RealTime IT News

Upgrading Certifications

Planet3 Wireless, developers of the curriculum and tests for the Certified Wireless Network Professional (CWNP) training and certification program, has introduced some changes with an eye toward streamlining and providing information for the increased number of network professionals turning to WLAN switch products.

Kevin Sandlin, CEO and cofounder of the company, says Planet3 will take the in-development Network Integrator (CWNI) course off the table and instead combine it with the Certified Wireless Network Administration (CWNA) course, the foundation program for all its other certifications.

"We realized in talking to partners and students that the learning objectives for that class [CWNI] and certification belong in CWNA."

CWNI was to cover wireless LAN switching and security gateways, but instead the gateways will be included in the existing Certified Wireless Security Professional (CWSP) class, specifically using gateways from Vernier Networks.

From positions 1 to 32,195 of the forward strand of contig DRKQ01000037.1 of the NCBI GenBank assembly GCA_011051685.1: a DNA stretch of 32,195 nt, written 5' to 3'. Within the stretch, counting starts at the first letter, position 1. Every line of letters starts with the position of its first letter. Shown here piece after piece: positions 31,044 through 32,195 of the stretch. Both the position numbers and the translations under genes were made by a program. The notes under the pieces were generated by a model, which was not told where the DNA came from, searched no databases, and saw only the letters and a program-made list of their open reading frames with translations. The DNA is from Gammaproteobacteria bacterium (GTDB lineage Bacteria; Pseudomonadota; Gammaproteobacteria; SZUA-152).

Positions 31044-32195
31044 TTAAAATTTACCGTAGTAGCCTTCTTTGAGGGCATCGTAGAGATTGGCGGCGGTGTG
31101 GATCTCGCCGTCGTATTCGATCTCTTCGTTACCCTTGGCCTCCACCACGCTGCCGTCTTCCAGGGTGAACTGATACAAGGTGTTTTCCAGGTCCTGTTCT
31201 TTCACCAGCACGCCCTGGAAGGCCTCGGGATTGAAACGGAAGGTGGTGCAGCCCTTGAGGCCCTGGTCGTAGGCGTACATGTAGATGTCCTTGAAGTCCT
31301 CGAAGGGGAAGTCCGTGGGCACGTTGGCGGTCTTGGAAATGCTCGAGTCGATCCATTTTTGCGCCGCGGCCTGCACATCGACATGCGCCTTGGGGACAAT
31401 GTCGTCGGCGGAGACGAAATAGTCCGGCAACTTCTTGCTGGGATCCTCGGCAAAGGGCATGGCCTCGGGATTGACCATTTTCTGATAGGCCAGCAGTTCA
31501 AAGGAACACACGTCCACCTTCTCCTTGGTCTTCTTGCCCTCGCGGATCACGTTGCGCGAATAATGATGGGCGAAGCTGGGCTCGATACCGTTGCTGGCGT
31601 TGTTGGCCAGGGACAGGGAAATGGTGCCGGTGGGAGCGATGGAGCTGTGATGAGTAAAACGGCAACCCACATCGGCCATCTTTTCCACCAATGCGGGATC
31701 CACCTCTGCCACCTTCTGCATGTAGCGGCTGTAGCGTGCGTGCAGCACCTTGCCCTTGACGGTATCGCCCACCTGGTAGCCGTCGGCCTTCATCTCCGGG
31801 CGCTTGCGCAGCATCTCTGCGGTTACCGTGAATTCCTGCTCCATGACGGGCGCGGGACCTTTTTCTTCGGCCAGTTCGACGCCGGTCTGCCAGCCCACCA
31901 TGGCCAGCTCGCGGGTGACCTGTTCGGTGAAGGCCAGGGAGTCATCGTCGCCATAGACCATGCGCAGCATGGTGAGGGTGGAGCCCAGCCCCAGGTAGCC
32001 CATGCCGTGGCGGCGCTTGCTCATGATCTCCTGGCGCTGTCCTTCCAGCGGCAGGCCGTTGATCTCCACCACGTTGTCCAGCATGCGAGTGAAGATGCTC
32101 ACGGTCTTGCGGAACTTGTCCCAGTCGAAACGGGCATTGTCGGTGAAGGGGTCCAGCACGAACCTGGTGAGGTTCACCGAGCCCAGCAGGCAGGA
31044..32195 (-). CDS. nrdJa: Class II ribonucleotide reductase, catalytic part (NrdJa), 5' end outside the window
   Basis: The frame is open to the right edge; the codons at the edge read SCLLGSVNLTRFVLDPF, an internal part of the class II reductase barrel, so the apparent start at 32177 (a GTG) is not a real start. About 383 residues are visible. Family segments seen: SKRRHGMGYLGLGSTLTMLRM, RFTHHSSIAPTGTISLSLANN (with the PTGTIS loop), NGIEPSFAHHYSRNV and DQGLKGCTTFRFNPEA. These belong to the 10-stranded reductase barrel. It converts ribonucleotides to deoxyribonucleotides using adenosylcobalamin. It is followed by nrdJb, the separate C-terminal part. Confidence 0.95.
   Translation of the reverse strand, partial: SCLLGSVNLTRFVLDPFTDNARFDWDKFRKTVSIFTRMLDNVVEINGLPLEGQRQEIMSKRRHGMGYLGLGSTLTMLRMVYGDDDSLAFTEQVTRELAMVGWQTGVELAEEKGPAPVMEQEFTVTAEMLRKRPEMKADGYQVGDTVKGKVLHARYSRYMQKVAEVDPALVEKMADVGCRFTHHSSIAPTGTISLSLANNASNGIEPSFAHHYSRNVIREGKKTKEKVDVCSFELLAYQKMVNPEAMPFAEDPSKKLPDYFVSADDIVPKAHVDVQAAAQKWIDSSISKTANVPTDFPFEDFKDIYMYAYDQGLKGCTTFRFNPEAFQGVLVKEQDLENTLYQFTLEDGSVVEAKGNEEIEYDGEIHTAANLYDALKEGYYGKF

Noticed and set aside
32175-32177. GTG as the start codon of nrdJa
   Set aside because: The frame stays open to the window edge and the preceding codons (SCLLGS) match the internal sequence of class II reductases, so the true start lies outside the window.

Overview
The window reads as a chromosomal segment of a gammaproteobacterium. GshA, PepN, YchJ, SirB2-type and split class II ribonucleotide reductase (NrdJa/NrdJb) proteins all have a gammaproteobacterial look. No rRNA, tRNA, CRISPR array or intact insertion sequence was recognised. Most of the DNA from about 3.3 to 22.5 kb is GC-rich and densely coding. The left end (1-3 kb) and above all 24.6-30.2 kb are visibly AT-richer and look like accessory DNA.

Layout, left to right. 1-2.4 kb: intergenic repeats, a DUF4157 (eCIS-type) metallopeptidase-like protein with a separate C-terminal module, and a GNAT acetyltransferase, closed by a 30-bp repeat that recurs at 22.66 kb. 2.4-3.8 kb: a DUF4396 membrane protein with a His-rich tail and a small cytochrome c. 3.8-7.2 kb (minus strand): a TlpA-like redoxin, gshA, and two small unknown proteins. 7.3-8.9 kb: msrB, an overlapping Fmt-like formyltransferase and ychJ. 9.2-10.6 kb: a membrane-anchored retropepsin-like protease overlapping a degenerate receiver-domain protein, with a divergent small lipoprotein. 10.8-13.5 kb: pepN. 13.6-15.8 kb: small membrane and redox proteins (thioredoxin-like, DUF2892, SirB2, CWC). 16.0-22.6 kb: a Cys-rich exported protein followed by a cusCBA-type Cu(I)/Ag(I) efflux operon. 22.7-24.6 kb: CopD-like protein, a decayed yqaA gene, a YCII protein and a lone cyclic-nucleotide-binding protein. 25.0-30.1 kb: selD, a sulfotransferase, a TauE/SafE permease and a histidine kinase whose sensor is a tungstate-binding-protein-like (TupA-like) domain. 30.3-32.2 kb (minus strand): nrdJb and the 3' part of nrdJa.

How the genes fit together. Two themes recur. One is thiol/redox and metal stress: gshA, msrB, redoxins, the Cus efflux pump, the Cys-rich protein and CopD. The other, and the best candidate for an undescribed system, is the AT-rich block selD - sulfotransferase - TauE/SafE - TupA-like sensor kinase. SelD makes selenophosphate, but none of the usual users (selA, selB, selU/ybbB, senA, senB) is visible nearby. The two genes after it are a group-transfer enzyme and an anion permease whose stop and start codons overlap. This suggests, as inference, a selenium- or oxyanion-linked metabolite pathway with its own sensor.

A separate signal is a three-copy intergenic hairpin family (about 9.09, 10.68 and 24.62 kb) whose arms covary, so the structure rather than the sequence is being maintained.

WLAN switches will become a part of labs for the CWNA in the summer. Trapeze Networks switches will be used in practice.

"A lot of our companies have admins that need to use switches," says Sandlin. "It shouldn't just be for high level folks."

Planet3 is also developing a certification called Certified Wireless Analysis Professional (CWAP), which handles high-end aspects of wireless from frame analysis to MAC/PHY layer processes to trouble shooting. Several major vendors in wireless analysis plan to support CWAP, including AirMagnet, Network Instruments, Network Chemistry, WildPackets and Tamosoft. The program will include at least a half day of training on each of these vendors' products. The CWAP exam is in beta now at Planet3's partner training centers.

Coming in 2005 will be the final one-day practical exam: CWNE (Network Experts). This certification will require that students have earned the CWNA, CWSP, and CWAP certifications.

For CWNE, Sandlin says "You'll go in and bend your brain, setting up and fixing and analyzing high-end wireless networks."